Research‎ > ‎

Location Based Systems and Spatio-Temporal Data Mining

Making OpenStreetMap for Bangladesh:

OpenStreetMap is considered to be the Wikipedia of maps. As the commercial maps are not freely available to use all the information, it has been a challenge to build cheap location

based software. With the increasing growth in the volume of users of 3rd Generation mobile phones, the location based services are becoming very much important. Bangladesh, being a developing region, has not public digital map which can be used for making meaningful software. Even the Google/Yahoo maps are not much rich in this country. Hence, I felt the necessity of building open source digital map for Bangladesh.

I started working on OpenStreetMap for Bangladesh in early 2010. I presented the State of Bangladesh in the annual meeting of OSM in Spain in July, 2010 with the OSI Travel Scholarship.  As a part of the scholarship, I received 5 GPS units from OpenStreetMap Foundation in January 2011 and with those I started mapping different places of the country. At the same time, with my group, I design different location-based services for Bangladesh. Our primary focus is upon the threatening problems of Bangladesh including natural disasters, traffic jam etc.







Mobile Phone Based Real Time Bio-Surveillance for Developing Regions:

The early detection of epidemics is immensely important for the public health sector of a country. For this, real time bio-surveillance has been put under rigorous research during the recent past. Although n the developing country, the improved hospital admission systems and health care systems give the option for gathering medical data comfortably, this become a challenging task for the developing regions where the medical resources are scarce, the health-care infrastructures are vulnerable and and technical support is very poor. To address this problem, Prof. Artur Dubrawski of Carnegie Mellon University  made a mobile phone based real-time bio-surveillance project. The central idea is to gather the medical data from the hospitals or health care centers by mobile phone using an easy mobile application, and then execute a multimodal data mining over the streaming data to detect whether the admission rate for a particular disease cross the threshold value using the T-Cube software made at Auton Lab of CMU. In that case, the system will generate an alert which can be disseminated over the region by mobile SMS using disaster response systems like "Sahana". This project has already been piloted over Srilanka and Tamil Nadu of India and has been proved successful. With Prof. Dubrawski and some other members of his team, I am working on running this program in Bangladesh. The potential challenges are the unavailability of a good digital map and lack of volunteers. We are actively working on getting solutions to these. On the other hand, I am trying to improve the detection system using Active Learning both over time and regional changes.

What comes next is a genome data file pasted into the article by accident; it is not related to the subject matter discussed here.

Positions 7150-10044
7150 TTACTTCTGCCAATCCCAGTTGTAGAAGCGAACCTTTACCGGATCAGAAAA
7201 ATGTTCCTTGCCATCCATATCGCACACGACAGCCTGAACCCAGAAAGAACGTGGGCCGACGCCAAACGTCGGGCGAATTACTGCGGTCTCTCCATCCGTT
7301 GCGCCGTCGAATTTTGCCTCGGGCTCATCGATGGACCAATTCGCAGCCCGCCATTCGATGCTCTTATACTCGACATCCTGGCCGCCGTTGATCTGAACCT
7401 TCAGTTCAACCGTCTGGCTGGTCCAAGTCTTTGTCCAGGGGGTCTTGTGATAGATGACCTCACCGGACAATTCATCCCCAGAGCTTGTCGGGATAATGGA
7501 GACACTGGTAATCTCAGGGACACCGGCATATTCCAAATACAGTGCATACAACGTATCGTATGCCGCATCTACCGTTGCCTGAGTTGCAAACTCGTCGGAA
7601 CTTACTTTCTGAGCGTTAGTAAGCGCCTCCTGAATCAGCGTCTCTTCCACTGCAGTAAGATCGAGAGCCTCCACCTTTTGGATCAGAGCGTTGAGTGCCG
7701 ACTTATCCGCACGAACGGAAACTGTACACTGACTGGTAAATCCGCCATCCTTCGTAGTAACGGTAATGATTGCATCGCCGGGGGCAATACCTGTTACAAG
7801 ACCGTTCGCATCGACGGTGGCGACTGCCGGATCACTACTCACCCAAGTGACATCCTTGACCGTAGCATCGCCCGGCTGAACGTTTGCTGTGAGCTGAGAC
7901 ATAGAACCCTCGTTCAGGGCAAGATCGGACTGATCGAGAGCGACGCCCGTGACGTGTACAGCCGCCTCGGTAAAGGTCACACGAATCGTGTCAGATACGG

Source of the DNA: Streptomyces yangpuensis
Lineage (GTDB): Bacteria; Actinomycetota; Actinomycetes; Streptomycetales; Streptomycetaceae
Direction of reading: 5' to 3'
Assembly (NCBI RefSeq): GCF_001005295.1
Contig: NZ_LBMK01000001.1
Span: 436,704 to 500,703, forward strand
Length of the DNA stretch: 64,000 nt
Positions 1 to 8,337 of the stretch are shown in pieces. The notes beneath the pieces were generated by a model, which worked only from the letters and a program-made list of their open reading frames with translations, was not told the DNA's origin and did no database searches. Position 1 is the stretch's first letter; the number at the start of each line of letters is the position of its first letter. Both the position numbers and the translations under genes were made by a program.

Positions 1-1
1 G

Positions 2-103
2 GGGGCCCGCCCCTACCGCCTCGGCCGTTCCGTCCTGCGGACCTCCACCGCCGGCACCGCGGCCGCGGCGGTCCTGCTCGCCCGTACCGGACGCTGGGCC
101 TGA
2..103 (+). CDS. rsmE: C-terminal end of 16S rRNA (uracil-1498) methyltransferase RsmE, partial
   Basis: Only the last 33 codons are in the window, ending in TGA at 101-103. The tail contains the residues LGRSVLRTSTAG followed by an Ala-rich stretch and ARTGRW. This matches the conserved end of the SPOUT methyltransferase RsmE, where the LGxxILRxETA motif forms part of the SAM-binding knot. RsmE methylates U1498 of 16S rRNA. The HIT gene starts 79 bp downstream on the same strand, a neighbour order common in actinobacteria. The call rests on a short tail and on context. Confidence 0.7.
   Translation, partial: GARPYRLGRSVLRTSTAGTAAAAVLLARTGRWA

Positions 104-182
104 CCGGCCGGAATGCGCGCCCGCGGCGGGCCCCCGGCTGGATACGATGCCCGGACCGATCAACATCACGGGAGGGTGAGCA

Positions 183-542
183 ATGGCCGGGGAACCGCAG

Exploiting Online Social Networks for Balancing Traffic Loads